Giardiasis is a gastrointestinal infection. It is one of the most common parasitic diseases in the world.
Giardiasis is caused by a tiny parasite. Giardia cysts are a resistant form of the parasite that can survive outside a human or animal body. These cysts cause the spread of this disease. For infection to occur, a person must ingest Giardia cysts by mouth. After cysts are ingested, the parasites start growing and multiplying in the small intestine. Ingesting as few as ten parasitic cysts can cause an infection.
Giardiasis can occur by:
Factors that increase your risk of getting this disease include:
Symptoms usually start 5 to 28 days after infection. Not all people who are infected have symptoms. However, all people who are infected can transmit the disease.
Symptoms may include:
The doctor will ask about your symptoms and medical history. A physical exam will be done.
Your bodily fluids, tissue, and waste products may be tested. This can be done with:
If you are diagnosed with giardiasis, everyone living in your household should be tested for the infection as well.
Giardiasis is treated with a prescription antiparasitic drug. The medication is usually given for 5 to 10 days.
This condition may be resistant to medications. This may make treatment difficult. It may also mean that you may be sick longer.
Follow these guidelines to prevent getting or spreading giardiasis:
American Academy of Family Physicians
National Institute of Allergy and Infectious Diseases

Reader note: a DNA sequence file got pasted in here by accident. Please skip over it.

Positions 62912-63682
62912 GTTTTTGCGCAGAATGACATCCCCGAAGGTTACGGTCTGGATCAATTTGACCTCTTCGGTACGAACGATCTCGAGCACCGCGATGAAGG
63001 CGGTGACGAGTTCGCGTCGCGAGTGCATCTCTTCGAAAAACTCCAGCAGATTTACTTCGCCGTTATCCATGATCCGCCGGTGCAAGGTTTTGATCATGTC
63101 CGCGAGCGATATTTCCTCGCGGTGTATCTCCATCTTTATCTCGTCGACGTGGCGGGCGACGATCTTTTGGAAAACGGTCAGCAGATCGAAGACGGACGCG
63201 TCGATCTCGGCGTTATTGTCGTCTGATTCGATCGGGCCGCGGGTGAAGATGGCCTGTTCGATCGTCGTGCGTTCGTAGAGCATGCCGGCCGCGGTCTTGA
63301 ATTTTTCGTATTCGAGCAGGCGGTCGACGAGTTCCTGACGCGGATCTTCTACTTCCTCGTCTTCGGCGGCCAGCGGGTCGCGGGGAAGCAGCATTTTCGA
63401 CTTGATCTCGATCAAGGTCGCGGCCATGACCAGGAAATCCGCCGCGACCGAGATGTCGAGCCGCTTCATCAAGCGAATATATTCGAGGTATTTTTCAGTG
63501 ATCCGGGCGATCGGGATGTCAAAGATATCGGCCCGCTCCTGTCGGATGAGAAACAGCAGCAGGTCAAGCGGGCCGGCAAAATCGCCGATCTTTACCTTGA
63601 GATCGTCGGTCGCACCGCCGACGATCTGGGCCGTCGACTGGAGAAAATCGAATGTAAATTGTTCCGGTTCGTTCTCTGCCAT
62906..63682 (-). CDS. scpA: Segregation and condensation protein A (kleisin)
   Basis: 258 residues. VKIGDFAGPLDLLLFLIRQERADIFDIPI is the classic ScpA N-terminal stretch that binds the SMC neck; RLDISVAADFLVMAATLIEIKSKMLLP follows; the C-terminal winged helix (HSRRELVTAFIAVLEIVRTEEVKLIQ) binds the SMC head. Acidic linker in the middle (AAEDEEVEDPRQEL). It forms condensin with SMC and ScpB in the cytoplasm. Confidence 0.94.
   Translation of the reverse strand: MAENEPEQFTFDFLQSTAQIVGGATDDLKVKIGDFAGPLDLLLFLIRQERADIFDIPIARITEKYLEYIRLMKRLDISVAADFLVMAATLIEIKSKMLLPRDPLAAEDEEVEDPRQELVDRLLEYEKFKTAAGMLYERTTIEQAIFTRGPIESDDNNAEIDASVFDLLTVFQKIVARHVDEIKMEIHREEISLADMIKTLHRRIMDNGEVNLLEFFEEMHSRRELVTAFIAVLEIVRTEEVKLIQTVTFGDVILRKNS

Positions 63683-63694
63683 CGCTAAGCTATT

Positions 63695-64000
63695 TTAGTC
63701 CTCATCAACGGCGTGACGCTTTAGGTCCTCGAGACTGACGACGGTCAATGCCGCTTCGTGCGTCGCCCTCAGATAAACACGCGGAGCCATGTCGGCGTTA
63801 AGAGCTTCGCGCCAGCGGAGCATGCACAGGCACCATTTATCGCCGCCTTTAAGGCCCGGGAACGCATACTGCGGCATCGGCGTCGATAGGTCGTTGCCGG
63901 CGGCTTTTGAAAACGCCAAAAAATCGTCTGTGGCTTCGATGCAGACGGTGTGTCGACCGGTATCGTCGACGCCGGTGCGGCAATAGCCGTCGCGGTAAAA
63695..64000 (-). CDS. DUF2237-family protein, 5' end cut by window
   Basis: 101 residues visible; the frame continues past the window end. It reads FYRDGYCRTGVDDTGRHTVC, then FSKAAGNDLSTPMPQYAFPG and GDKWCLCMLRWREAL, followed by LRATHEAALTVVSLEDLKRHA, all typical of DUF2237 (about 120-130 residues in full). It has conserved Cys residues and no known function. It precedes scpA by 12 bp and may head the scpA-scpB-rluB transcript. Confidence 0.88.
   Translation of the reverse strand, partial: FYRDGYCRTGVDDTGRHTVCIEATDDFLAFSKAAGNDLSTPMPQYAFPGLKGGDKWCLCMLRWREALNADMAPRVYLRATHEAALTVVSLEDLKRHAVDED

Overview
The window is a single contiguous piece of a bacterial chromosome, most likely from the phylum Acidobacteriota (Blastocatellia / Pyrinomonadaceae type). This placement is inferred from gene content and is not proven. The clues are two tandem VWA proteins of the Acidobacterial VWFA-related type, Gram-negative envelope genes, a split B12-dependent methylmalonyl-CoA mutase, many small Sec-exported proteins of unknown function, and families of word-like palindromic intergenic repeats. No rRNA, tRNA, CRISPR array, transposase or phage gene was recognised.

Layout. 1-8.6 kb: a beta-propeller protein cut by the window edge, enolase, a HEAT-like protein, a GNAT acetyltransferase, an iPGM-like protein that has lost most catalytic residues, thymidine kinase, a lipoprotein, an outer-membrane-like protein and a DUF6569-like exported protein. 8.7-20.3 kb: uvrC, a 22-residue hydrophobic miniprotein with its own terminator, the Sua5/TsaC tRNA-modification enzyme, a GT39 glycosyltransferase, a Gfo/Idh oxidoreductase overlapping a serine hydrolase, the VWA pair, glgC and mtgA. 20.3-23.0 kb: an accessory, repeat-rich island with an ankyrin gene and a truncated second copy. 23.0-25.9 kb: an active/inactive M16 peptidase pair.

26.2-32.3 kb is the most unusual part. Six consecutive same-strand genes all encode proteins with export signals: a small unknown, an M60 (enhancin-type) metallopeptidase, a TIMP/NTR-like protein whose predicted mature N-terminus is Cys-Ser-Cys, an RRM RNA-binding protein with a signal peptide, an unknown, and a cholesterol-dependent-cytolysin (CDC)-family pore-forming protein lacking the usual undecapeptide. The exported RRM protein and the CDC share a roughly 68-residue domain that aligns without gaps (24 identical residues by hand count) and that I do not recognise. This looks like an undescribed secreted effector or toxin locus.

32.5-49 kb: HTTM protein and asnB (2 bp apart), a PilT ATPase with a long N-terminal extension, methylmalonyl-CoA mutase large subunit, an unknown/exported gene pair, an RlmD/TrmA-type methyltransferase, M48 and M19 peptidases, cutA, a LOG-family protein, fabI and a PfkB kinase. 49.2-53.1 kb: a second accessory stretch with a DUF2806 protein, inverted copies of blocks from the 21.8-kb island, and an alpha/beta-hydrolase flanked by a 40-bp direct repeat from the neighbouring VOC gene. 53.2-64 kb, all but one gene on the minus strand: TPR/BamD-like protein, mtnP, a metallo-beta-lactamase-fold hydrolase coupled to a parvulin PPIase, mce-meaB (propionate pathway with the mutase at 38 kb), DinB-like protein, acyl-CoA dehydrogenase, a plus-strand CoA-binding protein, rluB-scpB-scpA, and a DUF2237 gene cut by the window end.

The Canadian Association of Gastroenterology (CAG)
Public Health Agency of Canada
Adam RD. Biology of Giardia lamblia. Clin Microbiol Rev. 2001;14:447
Giardiasis. KidsHealth.org website. Available at: http://kidshealth.org/parent/infections/stomach/giardiasis.html. Updated September 2011. Accessed August 14, 2013.
Parasites–giardia. Centers for Disease Control and Prevention website. Available at: http://www.cdc.gov/parasites/giardia/. Updated March 8, 2011. Accessed August 14, 2013.
Nash TE. Surface antigenic variation in Giardia lamblia. Mol Microbiol. 2002;45:585.
Last reviewed August 2013 by Michael Woods, MD
Please be aware that this information is provided to supplement the care provided by your physician. It is neither intended nor implied to be a substitute for professional medical advice. CALL YOUR HEALTHCARE PROVIDER IMMEDIATELY IF YOU THINK YOU MAY HAVE A MEDICAL EMERGENCY. Always seek the advice of your physician or other qualified health provider prior to starting any new treatment or with any questions you may have regarding a medical condition.